, Ga. 43 Goodrich, La. (Foraging) 1 Lovejoy's Station, Ga. 2 Guerrillas, Miss. 1 Siege of Atlanta, Ga. 3 Jackson, Tenn. 1     Present, also, at Siege of Corinth; Lumpkin's Mills, Miss; March to the Sea; The Carolinas; Brush Mountain, Ga.; Nickajack Creek, Ga.; Jonesboro, Ga.; Siege of Savannah; Pocotaligo, S. C.; Salkahatchie, S. C.; Orangeburg, S. C.; Columbia, S. C.; Bentonville, N. C. notes.--Organized at Madison, Wis., and mustered into the United States service on January 31, 1862. After a few weeks of drill and discipline it left the State March 13, proceeding to St. Louis, and thence to Pittsburg Landing, Tenn., where General Grant's Army was then encamped. It was assigned to Peabody's (1st) Brigade, Prentiss's (6th) Division, Army of the Tennessee, and was engaged soon after its arrival in the great battle of Shiloh. On the morning of that battle, April 6th, the pickets of the Sixteenth Wisconsin received the first fire of the enemy; the regiment was hotly
d other stores to a large amount, fell into our hands. The General has been charged by the General-in-chief to convey his thanks to Gen. Thomas and his troops for their brilliant victory. No task could be more grateful to him, seconded as it is by his own cordial approbation of their conduct. By command of Brig.-Gen. Buell. James B. Fry, A. A. G., Chief of Staff. General Thomas's report to General Buell. headquarters First division, Department of the Ohio, Somerset, Ky., Jan. 31, 1862. Captain James B. Fry, A. A. G., Chief of Staff, Headquarters Department of the Ohio, Louisville, Ky.: Captain: I have the honor to report that in carrying out the instructions of the General commanding the department, contained in his communications of the twenty-ninth of December, I reached Logan's Cross Roads, about ten miles north of the intrenched camp of the enemy, on the Cumberland River, on the seventeenth inst., with a portion of the Second and Third brigades, Kinney's batter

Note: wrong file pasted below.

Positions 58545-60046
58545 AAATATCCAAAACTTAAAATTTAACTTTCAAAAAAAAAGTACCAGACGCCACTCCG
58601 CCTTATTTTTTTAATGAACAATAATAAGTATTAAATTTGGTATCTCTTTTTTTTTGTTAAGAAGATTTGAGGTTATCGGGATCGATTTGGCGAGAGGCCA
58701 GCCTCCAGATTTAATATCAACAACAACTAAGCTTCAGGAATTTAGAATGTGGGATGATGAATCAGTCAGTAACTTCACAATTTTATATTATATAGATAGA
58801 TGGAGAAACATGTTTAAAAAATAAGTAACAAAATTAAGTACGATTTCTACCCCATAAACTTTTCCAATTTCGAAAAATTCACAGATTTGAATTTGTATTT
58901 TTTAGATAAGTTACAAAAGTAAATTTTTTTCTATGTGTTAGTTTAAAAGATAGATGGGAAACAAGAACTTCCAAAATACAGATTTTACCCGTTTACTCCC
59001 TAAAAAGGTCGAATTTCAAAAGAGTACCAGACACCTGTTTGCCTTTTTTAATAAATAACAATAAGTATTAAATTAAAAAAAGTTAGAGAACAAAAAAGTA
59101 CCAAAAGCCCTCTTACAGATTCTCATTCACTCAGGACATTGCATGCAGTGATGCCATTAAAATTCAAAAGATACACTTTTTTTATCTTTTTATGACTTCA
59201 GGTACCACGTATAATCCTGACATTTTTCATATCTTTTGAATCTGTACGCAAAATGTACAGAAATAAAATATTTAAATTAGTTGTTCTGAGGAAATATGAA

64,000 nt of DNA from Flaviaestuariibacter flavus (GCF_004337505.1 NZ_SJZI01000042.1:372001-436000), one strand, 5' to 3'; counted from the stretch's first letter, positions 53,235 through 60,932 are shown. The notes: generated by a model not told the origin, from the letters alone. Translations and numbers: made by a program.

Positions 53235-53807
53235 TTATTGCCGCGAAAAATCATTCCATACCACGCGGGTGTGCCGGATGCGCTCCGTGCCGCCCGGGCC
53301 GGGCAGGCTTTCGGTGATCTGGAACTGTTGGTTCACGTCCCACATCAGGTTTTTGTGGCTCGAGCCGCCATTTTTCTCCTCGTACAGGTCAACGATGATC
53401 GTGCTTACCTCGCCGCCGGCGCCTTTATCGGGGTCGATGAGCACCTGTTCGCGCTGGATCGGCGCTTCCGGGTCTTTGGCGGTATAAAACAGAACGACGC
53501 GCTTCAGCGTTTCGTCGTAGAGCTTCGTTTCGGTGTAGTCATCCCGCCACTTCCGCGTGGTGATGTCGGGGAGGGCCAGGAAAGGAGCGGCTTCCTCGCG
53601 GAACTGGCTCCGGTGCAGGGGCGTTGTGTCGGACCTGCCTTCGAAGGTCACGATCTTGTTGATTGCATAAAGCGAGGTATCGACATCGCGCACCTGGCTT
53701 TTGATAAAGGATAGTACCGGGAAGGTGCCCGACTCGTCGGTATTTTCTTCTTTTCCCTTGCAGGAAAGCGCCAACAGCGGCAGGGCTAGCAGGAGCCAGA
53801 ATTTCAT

Doc. 23.-launch of Ericsson's battery. New-York, Jan. 31, 1862. The Ericsson Floating Battery, for the United States Government, was yesterday safely launched from the Continental Iron Works, Greenpoint, where it has been building for the last three months. The launch took place at about ten o'clock in the morning. Notwithstanding the early hour, the drizzling rain, the wretched state of travelling in the streets, and the fact that no notice had been given of the intended event, a very large crowd had collected along the wharf, consisting of workmen, residents of the neighborhood, and many persons of prominence in naval affairs, who had watched the undertaking with interest from its inception. In consequence of the novel construction of the vessel, and the vast amount of iron upon her, there was much anxiety felt as to the possibility of making her float, and it was strenuously maintained by many — and bets were offered and taken on the question — that she would sink as c